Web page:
Writing Excuses 7.26: Q&A at UVU part 2

Recorded live at Utah Valley University, here’s another Q&A episode from the LTUE Symposium!

The questions:

  • What was Brandon’s plan with Mistborn and the themes regarding establishment?
  • Why does Kelsier shrug so much? (This leads into a fun discussion of “tells.”)
  • How do you know when to stop a chapter? What about expanding it?
  • How do you make your prose more transparent?
  • How do you decide who and what to cut?
  • What do you do to filter out the extraneous ideas that come while you’re writing?
  • What can collaborators do in order to create a single “voice” for the book?
  • What’s the best way to tackle a long back-story?
Want answers? You’ll just have to listen…
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From Earl K. Hill, our cameraman: tell a whole story from the view of the sidekick.

Partials, by Dan Wells, narrated by Julia Whelan

Writing Excuses 7.25: Writing Capers

Capers! They’re delicious on bagels with lox and cream cheese. Also, tricky to write well, and often called “heists.”

Dan explains the caper/heist format to us using Ocean’s Eleven as the model, so we can identify the key elements that are typically present. Brandon explains the key difference between the two styles: In the first, the reader doesn’t get the whole plan, and the plan goes off without a hitch. In the second, the reader gets the whole plan, but the plan goes wrong and the team has to improvise. Ocean’s Eleven is an example of the first. The Italian Job and Mission Impossible are examples of the second.

One challenge writers face, as opposed to filmmakers, is keeping the reader in the dark for an Ocean’s Eleven-style caper without cheating.

We talk about how the formation of a team of experts or specialists is critical to the form, but also works across lots of other forms. Beware using these teams as a substitute for character development, however.

The combined viewing time of our example films is, quite frankly, oppressive. Don’t watch them all in one sitting. But if you do, that was all part of our insidious plan to keep you busy while somebody else steals your stuff.

What is a Pig in a Poke: Basically, it’s a confidence scheme involving a substitution.

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Your characters need to perform a reverse-heist, putting jewels into a safe without getting caught.

The Great Train Robbery, by Michael Crichton, narrated by Michael Cumpsty

Writing Excuses 7.24: Project in Depth — Way of Kings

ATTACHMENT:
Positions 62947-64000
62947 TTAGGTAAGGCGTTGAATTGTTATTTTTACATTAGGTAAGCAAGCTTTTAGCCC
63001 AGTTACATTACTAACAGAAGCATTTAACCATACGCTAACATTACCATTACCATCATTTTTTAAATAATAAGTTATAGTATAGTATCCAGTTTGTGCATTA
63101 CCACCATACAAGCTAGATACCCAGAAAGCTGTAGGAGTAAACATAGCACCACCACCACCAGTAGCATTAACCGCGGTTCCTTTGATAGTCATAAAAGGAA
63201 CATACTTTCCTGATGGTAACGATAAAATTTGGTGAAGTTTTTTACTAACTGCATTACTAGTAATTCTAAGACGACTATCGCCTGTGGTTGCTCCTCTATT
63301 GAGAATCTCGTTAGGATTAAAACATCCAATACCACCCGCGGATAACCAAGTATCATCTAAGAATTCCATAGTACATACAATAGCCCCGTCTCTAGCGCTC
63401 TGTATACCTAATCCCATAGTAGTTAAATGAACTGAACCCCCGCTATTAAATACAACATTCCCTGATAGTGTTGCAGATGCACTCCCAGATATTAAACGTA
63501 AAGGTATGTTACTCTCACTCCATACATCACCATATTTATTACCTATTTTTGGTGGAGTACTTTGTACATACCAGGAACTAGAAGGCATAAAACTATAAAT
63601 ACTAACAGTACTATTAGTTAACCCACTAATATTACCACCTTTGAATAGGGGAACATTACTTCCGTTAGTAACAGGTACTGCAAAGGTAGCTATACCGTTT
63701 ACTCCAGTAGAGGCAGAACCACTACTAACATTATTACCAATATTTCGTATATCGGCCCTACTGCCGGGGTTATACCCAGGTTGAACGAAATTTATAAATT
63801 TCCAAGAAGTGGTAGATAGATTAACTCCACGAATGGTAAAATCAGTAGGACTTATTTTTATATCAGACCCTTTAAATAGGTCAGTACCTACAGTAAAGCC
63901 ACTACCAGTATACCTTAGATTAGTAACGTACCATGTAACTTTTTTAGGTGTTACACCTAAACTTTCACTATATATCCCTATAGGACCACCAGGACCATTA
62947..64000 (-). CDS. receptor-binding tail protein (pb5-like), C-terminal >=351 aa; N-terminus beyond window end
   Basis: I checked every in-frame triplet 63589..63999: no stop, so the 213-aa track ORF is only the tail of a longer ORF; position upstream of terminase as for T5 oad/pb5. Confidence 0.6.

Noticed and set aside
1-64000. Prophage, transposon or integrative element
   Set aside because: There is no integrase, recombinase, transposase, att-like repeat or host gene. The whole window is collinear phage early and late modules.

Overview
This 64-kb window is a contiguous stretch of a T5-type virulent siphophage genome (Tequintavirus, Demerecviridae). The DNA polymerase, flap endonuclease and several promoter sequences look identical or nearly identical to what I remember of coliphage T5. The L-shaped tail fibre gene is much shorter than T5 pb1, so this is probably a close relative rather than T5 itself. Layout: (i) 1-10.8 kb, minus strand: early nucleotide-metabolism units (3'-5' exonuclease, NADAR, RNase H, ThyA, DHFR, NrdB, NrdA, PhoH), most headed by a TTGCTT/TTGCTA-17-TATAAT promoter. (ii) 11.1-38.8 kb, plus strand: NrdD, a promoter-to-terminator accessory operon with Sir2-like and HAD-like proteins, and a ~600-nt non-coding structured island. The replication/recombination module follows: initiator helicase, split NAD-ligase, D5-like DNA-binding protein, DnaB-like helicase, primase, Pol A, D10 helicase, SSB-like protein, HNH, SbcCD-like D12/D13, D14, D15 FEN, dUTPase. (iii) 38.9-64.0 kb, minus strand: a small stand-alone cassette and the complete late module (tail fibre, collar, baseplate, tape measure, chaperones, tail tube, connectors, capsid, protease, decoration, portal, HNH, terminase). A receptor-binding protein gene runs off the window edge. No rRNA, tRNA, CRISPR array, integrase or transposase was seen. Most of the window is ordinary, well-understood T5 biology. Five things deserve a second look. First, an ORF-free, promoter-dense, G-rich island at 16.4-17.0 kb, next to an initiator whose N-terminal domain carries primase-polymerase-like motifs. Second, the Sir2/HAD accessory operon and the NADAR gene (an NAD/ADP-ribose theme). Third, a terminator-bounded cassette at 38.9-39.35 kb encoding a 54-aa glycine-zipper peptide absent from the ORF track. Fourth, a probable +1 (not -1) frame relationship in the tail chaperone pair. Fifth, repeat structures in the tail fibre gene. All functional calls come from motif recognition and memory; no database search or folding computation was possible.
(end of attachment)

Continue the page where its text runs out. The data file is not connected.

There are a lot of things that Our Very Own Brandon Sanderson can get away with. In The Way of Kings, he gets away with not just one, but TWO prologues. In this ‘cast Mary, Dan, and Howard get to grill Brandon about his opening epic, The Way of Kings.

This is the second entry in our “Project in Depth” series in which three of the cast members gang up on the fourth and ask them all about one of their books.

We get answers about the prelude/prologue decision, the extremism of the setting, and lots of information about why this book needed three different major character POVs. Brandon talks in detail about some of the character problems he encountered with Dalinar in the early drafts of the book. If anything, this part of the discussion points up the importance of a good re-write.

Finally, Brandon talks about his naming conventions.

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Take a character of yours, and split that character into a character and a foil.

Stranger in a Strange Land (unabridged), by Robert A. Heinlein, narrated by Christopher Hurt

Writing Excuses 7.23: Time Travel

Coming to you pre-recorded from the boomy basement of Brandon Sanderson, here’s an episode about time travel. Oddly, there’s an audio artifact here where we’re hearing faint echoes of those speaking, and some of them precede the stuff they’re echoing. “Oddly?” More like “Serendipitously.” It’s a shame we didn’t know that would happen. If we really WERE time travelers we’d have seen that coming.

We begin by categorizing three major types of time travel by the movies they appear in: “Twelve Monkeys,” “Back to the Future,” and “A Sound of Thunder” (the short story, though. Not the movie.) We then talk about the tools each of these provide to storytellers. We also talk about the challenges involved in writing a time travel story, and how to overcome these challenges by writing about the things that will always be interesting, rather than focusing on the time travel itself. We also talk a little about time travel clichés, perhaps by way of warning you.

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You can only go back in time as far as your own life-span, but somebody needs to go back a hundred years. A team of 100-year-olds is assembled as time traveling heroes.

The Time Traveler’s Wife, by Audrey Niffenegger, narrated by Fred Berman and Phoebe Stole